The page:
SARS CoV 2 and transmission with food

SARS CoV 2 and transmission with food

Dr. Sujatha Pathirage

Consultant Microbiologist,
Medical Research Institute, Colombo 08

SARS-CoV-2 is an enveloped β-coronavirus with a genetic sequence very similar to SARS CoV1(80%) and bat corona virus RaTG13(93%). Viral envelop is coated by spike(S) glycoprotein, envelop and membrane(M) protein.

It primarily targets upper and lower respiratory tract. The angiotensin converting enzyme2(ACE 2) found in human cells, is the receptor protein that serves as the main entry point for corona viruses, including SARS CoV2, to enter the host cell.

The S1 subunit of the S protein contains the receptor binding domain and binds to host cell target receptor ACE 2.

ACE2 is widely expressed in the animal kingdom and its structure is highly conserved, i.e. relatively unchanged in the phylogenetic tree. Comparison of human ACE2 receptor with that of a finfish, for example, showed amino acid sequence identity of only 59 %. The very low genetic similarity of ACE 2 receptors, therefore, negates the possibility of the virus infecting aquatic food animals. In addition, fish does not have a lung with the exception of lung fish.

Transmission

Most transmission occurs through close range contact, 15 minutes face to face and within 2 meter.

Spread of SARS CoV 2 is efficient in crowded places e.g. within household or gathering.

Household secondary attack rates (the proportion of susceptible individuals who become infected within a group of susceptible contacts with a primary case) ranges from 4% to 35%

Close proximity with the infected person, sharing food, and taking part in group activities are considered high risk activities. In addition, in an enclosed environment risk of infection is significantly increased.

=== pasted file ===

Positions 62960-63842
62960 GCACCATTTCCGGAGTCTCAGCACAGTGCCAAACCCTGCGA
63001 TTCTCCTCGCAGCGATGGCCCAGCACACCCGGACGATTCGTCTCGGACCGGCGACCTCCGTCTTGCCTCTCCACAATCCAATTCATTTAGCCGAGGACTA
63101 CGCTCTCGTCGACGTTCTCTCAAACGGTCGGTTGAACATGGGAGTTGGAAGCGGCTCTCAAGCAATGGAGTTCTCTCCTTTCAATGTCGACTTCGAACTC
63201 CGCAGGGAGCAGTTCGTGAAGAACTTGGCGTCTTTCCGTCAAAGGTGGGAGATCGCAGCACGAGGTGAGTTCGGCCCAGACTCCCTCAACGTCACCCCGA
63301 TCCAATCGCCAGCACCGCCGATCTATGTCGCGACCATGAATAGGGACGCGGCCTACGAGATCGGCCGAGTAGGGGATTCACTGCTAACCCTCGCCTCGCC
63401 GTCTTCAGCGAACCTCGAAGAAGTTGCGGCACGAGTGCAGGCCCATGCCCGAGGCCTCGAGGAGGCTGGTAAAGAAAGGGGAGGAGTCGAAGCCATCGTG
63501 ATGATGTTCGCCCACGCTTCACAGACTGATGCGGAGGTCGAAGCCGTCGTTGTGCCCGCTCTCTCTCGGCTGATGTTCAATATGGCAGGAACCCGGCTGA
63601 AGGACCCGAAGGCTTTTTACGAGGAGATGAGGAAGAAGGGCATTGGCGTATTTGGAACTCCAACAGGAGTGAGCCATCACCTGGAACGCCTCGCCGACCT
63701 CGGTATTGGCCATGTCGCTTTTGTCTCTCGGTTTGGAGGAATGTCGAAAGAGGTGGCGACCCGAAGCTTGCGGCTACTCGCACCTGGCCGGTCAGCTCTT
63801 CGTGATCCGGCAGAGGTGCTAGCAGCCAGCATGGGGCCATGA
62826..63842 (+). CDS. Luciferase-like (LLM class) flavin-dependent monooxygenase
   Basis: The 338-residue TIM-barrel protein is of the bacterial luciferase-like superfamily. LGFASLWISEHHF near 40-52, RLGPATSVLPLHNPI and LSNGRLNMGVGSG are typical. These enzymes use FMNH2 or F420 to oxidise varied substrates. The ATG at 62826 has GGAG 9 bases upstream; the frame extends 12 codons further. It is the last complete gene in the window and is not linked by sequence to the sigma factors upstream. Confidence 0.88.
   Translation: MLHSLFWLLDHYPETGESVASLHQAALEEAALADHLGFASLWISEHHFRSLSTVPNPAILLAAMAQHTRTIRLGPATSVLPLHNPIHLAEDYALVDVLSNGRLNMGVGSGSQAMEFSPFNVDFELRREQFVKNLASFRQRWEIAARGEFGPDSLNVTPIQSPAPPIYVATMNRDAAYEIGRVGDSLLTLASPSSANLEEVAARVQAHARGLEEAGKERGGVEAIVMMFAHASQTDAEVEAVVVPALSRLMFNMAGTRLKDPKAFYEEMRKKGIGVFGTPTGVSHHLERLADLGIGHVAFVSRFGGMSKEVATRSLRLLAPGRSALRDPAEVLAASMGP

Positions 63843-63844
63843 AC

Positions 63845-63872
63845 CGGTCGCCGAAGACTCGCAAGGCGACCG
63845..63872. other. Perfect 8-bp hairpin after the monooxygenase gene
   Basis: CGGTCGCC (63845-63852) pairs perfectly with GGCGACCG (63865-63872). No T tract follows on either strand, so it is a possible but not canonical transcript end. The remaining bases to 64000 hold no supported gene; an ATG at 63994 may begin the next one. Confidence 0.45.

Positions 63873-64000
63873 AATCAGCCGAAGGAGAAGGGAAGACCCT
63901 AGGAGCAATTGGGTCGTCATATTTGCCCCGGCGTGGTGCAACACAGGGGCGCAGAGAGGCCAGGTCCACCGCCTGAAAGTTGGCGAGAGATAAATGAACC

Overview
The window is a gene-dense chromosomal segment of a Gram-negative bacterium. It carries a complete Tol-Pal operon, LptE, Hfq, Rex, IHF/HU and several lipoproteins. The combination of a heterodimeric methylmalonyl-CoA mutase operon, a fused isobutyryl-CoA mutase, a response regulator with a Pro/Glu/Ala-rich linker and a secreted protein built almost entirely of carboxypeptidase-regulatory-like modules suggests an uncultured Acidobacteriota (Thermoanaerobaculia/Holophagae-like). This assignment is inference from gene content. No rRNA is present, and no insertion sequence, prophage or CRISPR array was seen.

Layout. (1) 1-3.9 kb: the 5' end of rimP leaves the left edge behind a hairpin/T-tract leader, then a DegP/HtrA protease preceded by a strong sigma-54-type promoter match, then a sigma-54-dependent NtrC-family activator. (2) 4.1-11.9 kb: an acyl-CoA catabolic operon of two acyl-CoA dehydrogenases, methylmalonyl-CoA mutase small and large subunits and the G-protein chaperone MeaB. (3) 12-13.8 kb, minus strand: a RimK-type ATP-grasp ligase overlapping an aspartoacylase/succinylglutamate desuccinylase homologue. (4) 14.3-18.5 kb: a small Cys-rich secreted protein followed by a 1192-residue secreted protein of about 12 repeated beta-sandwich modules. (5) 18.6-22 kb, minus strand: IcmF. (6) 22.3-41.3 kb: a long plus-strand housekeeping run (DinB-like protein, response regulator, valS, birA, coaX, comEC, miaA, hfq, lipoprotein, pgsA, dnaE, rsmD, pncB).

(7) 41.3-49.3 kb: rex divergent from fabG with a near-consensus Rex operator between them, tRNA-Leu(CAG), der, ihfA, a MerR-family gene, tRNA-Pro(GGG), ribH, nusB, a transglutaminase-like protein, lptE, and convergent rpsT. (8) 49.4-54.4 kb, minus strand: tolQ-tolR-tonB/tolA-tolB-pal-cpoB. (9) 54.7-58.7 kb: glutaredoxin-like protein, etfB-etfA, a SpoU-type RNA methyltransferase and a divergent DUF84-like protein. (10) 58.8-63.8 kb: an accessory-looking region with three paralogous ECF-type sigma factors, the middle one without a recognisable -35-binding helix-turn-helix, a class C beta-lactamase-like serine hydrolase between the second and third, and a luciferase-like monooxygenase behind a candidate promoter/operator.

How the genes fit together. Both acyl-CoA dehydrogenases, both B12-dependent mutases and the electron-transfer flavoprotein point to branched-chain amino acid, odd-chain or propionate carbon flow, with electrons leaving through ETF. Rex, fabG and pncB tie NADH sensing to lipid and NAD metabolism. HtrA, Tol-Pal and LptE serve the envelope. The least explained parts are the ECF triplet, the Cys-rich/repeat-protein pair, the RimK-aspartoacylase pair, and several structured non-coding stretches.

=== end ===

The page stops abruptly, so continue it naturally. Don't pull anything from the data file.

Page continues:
Ability of SARS CoV 2 to be remained viable on smooth surfaces for many days and transmission of virus from these surfaces to mucosa of nose and mouth via unwashed contaminated hand will substantially contribute for transmission.

Food as a source of transmission

Food is not a major route of transmission of covid 2. However, there is a risk of food items getting contaminated from an infected food handler. Further, after transmission of disease to vendors coming from various parts of the country, during the stay at crowded places may initiate clusters of cases from different geographical areas of the country once they returned.

Currently there is no evidence to suggest SARS CoV 2 infect aquatic food animal. Aquatic food animals therefor do not play a role in transmitting SARS CoV2 to humans.

Although SARS CoV 2 can remain on the surface of fish or meat for prolong period once these get contaminated it does not get transmitted by eating properly cooked meat or fish. It will only act as a fomite. The virus would be inactivated through proper cooking and would be removed from food preparation surfaces by thorough cleaning and disinfection.

There for careful preparation and storing of fish without cross contaminating at home, washing all utensils with soap and water at the end of preparation and washing hands with soap and water after handling raw food will prevent transmission of SARS CoV2 with fish and meat.

It is very important to adhere to all health guidelines at food distribution markets both by the vendor and the consumer.

Whilst food is not considered to be a source or transmission route for COVID-19 it’s always important to follow the four key steps of food safety—cooking, cleaning, chilling and preventing cross contamination – to reduce the risks of all foodborne illness.

Message is that eating properly cooked fish or meat does not transmit SARS CoV 19 !!

Author: SLCM